culminating with his performance in One Night With You.  There aren’t very many
artist who can look at the ugly in their lives and paint it into a pretty picture,
certainly not one worthy of entertaining -- much less comedic entertainment, but
he recognizes the irony in it all.  “I can’t seem to sugar coat things, but I feel
really comfortable on stage.  I’ve worked with people who’ve asked me to turn
things down, and I’ve been like fuck you!”  And he has no regrets.  “I’m extremely
happy -- sure there’s been a lot of pain...but just like anybody else.  When I was
younger I would have hoped my life was one way, but as I got older I just
accepted that this was the way it was going to be -- you just keep moving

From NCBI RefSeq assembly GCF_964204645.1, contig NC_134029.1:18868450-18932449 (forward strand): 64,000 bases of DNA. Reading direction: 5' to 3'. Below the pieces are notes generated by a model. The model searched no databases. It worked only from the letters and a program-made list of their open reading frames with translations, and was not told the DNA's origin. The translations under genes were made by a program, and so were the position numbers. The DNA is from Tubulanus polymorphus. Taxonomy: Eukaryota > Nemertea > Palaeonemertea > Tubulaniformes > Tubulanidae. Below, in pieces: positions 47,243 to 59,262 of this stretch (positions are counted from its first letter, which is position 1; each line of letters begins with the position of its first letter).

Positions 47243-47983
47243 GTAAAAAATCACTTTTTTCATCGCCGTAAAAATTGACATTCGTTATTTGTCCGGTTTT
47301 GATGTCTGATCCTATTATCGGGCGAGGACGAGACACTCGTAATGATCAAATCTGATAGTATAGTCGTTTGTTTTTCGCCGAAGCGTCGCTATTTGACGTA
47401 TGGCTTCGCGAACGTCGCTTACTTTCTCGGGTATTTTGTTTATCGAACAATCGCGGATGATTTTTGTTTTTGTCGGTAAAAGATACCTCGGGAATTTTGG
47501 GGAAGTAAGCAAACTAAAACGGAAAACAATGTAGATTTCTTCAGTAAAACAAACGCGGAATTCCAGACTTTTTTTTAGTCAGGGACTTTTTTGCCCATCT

forward.  I have the tendency to not look back on things.”

And as he looks forward Raven O turns to the next stage of his life as a
performer, as he puts the final touches on a new album project.  This one much
more pop driven.  He is currently in the studio recording some
mainstream original tracks.  “This is so new to me!  It’s been an interesting
experience creating pop music.  My background is jazz, and I have to give up
a lot of control cause I’m not an authority on pop -- it’s a learning process!  I’
m actually enjoying it -- it’s very trippy and I’m liking it!”  That first single
should be making it’s way to the airwaves by spring.

It’s wonderfully inspiring and greatly ambitious, but there appears to be no
stopping the force of nature that is this entertainer, and in an era jaded by
the stagnation in creativity of the music industry, it’s refreshing to find such
drive and dedication like Raven O’s.  “I have my moments of doubts, but I’m